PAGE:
From the tractor
by Agriculture Commissioner Steve Troxler
I grew up with a love of agriculture, and knew at a fairly early age that I wanted to be a farmer. I began farming in earnest while I was still in college, starting small with a few acres and operating a roadside stand. I slowly grew my farm, adding more land and equipment as I went along.
It is hard, honest work, but it is also rewarding to see what I have been able to accomplish and build through both good and bad production years.
Farming is not for everyone, but a couple of activities I participated in recently have encouraged me that more young people are thinking about agriculture as a career.
The state FFA officers recently dropped by for a brief visit and I was happy to get to share my story and talk to them about agriculture and the department. They asked some really good questions about the future of agriculture and my vision for the industry. I was pleased that several students are planning to major in an animal agriculture-related field, while others were looking at ag business management, ag education and environmental fields. We need bright young minds in agriculture.
To follow up that meeting, the students returned a week or two later and spent two days learning more about the work of the department and the various types of programs we are involved in. We employ people in a wide range of fields here at the department, including scientists, lab technicians, foresters, marketing specialists, veterinarians, truck drivers, research technicians, entomologists, soil scientists, pesticide inspectors, human resources professionals, accounting technicians, engineers and more. I hope their visit helped further fuel their interest in agriculture.
In addition to the FFA students, I also recently had an opportunity to meet with third- graders at General Greene Elementary School in Greensboro through the Bonnie Plants 3rd Grade Cabbage Program.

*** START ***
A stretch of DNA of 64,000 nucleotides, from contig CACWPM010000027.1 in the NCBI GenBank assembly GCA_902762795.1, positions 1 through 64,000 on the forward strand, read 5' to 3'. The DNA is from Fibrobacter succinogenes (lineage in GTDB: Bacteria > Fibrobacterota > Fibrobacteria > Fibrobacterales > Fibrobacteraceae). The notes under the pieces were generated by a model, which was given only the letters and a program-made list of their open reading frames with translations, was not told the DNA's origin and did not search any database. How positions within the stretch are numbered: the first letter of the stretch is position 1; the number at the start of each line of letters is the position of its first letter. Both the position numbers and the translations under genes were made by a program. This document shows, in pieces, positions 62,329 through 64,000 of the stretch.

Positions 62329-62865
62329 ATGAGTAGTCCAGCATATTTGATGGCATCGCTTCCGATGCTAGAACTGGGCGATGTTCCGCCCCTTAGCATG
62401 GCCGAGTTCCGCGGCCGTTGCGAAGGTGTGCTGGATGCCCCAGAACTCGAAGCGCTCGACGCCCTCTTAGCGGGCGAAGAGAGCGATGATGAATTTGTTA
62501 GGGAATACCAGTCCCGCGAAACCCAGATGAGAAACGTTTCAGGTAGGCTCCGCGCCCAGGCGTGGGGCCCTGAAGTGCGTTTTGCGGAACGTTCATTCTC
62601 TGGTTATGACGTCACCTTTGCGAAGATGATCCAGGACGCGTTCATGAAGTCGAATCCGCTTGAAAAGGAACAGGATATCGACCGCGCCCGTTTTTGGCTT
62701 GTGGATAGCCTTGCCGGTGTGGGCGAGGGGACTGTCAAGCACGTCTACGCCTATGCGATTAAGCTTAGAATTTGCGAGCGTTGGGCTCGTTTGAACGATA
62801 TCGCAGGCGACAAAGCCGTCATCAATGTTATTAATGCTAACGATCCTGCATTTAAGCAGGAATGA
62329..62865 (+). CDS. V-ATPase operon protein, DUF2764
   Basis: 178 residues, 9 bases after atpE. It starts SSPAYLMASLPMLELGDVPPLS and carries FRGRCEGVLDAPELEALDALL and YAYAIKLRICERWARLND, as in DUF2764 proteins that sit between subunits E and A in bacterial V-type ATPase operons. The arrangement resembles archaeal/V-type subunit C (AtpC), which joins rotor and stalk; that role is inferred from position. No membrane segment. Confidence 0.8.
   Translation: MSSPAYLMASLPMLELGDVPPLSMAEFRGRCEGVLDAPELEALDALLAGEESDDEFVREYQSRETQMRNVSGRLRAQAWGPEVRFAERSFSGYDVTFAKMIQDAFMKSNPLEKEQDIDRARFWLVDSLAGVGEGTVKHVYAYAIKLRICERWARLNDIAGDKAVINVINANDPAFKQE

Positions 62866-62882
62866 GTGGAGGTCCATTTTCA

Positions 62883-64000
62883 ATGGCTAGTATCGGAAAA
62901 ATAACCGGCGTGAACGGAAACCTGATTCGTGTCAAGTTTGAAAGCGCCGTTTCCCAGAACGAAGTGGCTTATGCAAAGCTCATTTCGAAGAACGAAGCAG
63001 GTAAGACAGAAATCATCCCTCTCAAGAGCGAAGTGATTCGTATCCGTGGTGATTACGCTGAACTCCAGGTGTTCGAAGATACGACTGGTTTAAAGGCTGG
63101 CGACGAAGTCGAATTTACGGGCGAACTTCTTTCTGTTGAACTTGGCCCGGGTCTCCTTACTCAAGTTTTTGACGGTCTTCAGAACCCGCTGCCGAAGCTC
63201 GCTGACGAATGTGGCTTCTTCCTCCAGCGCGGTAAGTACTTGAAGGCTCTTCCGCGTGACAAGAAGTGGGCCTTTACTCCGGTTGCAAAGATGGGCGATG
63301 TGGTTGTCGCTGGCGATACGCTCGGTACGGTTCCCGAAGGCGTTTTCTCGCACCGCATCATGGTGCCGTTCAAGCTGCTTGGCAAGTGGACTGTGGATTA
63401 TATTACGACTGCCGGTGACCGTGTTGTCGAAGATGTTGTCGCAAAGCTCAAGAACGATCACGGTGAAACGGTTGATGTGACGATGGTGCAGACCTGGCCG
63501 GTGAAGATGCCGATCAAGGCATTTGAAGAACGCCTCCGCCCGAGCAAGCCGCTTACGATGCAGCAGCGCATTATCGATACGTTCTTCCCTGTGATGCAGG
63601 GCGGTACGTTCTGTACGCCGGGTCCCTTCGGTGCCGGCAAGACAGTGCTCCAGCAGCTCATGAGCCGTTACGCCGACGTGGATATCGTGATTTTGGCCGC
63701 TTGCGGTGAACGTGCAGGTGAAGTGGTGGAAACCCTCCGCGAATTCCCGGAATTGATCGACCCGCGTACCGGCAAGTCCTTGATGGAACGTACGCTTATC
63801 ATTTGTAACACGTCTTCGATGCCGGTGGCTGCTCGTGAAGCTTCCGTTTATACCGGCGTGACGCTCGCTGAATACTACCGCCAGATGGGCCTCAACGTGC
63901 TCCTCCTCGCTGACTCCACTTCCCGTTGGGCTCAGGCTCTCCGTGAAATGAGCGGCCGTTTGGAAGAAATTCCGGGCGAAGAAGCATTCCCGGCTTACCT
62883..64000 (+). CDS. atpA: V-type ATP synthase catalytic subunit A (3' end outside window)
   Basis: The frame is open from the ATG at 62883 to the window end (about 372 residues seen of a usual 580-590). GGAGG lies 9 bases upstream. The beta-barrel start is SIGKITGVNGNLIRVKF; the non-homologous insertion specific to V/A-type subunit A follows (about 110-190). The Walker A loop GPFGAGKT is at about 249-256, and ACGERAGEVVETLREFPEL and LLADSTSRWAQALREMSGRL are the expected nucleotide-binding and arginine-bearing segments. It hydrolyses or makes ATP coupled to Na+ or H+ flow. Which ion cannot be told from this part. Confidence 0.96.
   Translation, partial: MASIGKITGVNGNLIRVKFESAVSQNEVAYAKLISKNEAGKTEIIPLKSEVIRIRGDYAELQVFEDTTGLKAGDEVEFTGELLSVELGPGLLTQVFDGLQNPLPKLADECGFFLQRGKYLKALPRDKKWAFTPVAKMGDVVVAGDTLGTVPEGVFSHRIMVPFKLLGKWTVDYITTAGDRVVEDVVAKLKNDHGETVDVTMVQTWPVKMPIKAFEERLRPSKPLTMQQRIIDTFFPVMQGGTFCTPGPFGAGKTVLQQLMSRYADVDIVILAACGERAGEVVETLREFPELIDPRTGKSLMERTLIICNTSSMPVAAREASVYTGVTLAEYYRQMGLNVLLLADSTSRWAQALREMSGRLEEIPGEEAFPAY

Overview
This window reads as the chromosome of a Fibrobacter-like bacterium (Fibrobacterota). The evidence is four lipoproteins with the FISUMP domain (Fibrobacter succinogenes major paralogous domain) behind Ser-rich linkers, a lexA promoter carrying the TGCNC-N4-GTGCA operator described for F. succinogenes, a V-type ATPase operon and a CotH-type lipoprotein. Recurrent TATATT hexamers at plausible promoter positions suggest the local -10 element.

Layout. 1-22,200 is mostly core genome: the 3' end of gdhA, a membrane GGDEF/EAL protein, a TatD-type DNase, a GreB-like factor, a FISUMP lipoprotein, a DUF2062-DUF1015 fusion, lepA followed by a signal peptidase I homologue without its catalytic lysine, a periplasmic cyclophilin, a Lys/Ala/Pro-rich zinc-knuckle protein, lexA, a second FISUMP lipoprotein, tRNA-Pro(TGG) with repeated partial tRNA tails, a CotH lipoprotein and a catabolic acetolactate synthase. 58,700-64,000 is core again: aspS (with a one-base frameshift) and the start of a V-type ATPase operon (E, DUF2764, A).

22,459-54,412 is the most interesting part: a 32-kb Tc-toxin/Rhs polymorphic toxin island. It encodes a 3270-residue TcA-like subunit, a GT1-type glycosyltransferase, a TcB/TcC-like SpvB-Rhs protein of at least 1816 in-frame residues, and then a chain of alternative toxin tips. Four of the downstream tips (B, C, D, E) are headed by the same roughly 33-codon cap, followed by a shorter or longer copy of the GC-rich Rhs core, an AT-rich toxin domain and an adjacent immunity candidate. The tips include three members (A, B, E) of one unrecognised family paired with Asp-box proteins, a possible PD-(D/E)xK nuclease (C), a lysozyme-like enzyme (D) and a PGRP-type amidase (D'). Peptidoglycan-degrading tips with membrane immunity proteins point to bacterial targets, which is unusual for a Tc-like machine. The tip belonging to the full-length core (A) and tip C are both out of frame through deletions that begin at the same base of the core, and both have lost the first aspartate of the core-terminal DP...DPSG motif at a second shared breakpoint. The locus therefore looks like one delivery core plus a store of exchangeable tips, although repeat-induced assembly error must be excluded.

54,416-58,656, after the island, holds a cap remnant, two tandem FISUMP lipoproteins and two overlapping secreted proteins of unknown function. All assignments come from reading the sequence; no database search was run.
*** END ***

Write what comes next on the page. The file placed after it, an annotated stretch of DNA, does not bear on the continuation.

More than 53,000 North Carolina third-graders received a cabbage plant from Bonnie Plants. The students grew the plant and had to submit a photo of the student and the plant for the contest. Each class selected a winner and those winners were eligible to win a $1,000 scholarship from Bonnie Plants. There was one student winner per state.
Cassady Teague of Guilford County was the state winner. She planted her cabbage in May last year and harvested the 17-pound cabbage in September.
It is easy to say Cassady has a pretty green thumb; it was a beautiful cabbage plant. I was proud that the winner came from my home county, although that was just a lucky coincidence.
The average age of farmers in the state is 58, so we know we have an aging population. I am convinced that agriculture and agribusiness will soon be a $100 billion industry, which means there will be opportunities in agriculture, especially with a growing world population that will need food, fiber and renewable fuels.
It is an exciting time to be in agriculture as we will be challenged to stretch well beyond current production numbers and yields to meet future food demands. I am proud that North Carolina is in a position to be a leader in this field and I want to ensure agriculture remains our leading industry for many years to come.